Technical ReportPDF Available

Securing Low-Power Industrial Devices in Critical Infrastructures

Authors:

Figures

Content may be subject to copyright.
72
Zusammenfassung
Durch das Internet der Dinge werden immer mehr Geräte
aus dem Automatisierungsbereich mit dem Internet ver-
bunden. Das sind hauptsächlich leistungsschwache Sen-
soren und Aktoren, die physikalische Prozesse steuern.
Dies führt zu Sicherheitsrisiken in industriellen Kontroll-
systemen, die in diesem Bericht beschrieben werden.
Die Herausforderungen, die durch das Absichern dieser
Geräte entstehen, werden skizziert. Physical Unclonable
Functions, die eine vielversprechende Gegenmaßnahme
sind, werden kurz vorgestellt.
Abstract
Through the Internet of Things, more devices from the
automation sector are connected to the Internet. These
are mainly low-power sensors and actuators that con-
trol physical processes. This results in security risks in
industrial control systems, which will be described in this
paper. The challenges involved in securing these devices
are outlined. Physical Unclonable Functions, which are a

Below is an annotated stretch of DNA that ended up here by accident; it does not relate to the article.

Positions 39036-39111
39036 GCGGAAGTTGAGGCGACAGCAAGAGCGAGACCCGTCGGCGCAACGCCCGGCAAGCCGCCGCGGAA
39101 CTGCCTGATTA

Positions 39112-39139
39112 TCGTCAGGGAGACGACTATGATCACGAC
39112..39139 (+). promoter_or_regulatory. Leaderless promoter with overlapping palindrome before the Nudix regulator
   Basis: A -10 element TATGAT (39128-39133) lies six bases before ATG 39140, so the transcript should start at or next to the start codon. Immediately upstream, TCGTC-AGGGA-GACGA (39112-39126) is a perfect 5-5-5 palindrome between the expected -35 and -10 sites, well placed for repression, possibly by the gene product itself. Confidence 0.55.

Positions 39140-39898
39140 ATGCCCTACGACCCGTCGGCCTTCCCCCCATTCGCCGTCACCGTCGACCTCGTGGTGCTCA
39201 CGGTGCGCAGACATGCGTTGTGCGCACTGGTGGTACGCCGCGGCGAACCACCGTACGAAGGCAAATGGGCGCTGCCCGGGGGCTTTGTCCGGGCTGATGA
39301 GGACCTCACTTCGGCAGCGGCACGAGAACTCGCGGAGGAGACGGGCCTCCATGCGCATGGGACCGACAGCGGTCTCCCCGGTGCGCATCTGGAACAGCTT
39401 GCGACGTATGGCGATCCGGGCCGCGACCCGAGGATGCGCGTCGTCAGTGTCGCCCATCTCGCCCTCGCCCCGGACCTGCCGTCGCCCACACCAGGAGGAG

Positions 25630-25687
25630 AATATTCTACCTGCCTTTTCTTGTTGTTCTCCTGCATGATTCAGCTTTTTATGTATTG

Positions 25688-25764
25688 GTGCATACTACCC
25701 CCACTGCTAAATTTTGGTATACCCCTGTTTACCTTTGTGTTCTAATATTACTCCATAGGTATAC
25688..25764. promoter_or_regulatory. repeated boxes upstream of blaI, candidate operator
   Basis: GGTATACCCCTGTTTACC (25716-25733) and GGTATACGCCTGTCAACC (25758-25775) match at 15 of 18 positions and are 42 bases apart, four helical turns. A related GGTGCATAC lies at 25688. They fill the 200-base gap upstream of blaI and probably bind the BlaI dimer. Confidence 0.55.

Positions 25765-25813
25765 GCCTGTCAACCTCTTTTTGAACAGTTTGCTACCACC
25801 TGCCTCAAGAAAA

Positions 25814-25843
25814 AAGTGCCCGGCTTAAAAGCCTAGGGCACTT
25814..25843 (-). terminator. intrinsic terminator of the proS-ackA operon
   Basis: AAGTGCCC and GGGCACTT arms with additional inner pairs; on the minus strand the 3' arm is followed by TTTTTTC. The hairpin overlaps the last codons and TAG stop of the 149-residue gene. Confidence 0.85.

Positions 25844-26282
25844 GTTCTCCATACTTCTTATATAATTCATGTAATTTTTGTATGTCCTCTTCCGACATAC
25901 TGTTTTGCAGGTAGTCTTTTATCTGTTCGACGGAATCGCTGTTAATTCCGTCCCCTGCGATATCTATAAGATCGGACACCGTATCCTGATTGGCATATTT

promising countermeasure, will be briefly presented.
1 Introduction
The industry has recognized the benets of the Internet
of Things (IoT) and is already adapting them, for instance
to increase productivity or optimize energy consumption.
By integrating the Industrial Internet of Things (IIoT),
Industrial Control Systems (ICSs) are now also connected
to cloud services via the Internet. As a result, the previ-
ously isolated Operational Technology (OT) is exposed to
increased risks.
The term OT is used to emphasize the dierence to IT.
Not only the eld of application diers but also the
devices and communication protocols used. OT includes
Programmable Logic Controllers (PLCs), sensors, and
actuators. The low-power embedded devices are usually
specialized for a specic application, which considerably
limits their flexibility. Security measures have not been
widely implemented due to cost and time pressure. Their
task within an ICS is to control and monitor physical pro-
cesses. Based on sensor values, such as temperatures
or positions, decisions are made on how actuators, like
conveyor belts or robots, must react.
Safety is the highest priority for employees and machines.
However, the internet connection of IIoT devices results in
additional threats that could jeopardize safety by mak-
ing it easier for attackers to take control and manipulate
them. Malfunction of OT devices can have considerable
consequences because people can be injured or machines
destroyed. If these devices are used in critical infrastruc-
tures, even worse scenarios are conceivable. Each gov-
ernment itself determines which processes and sectors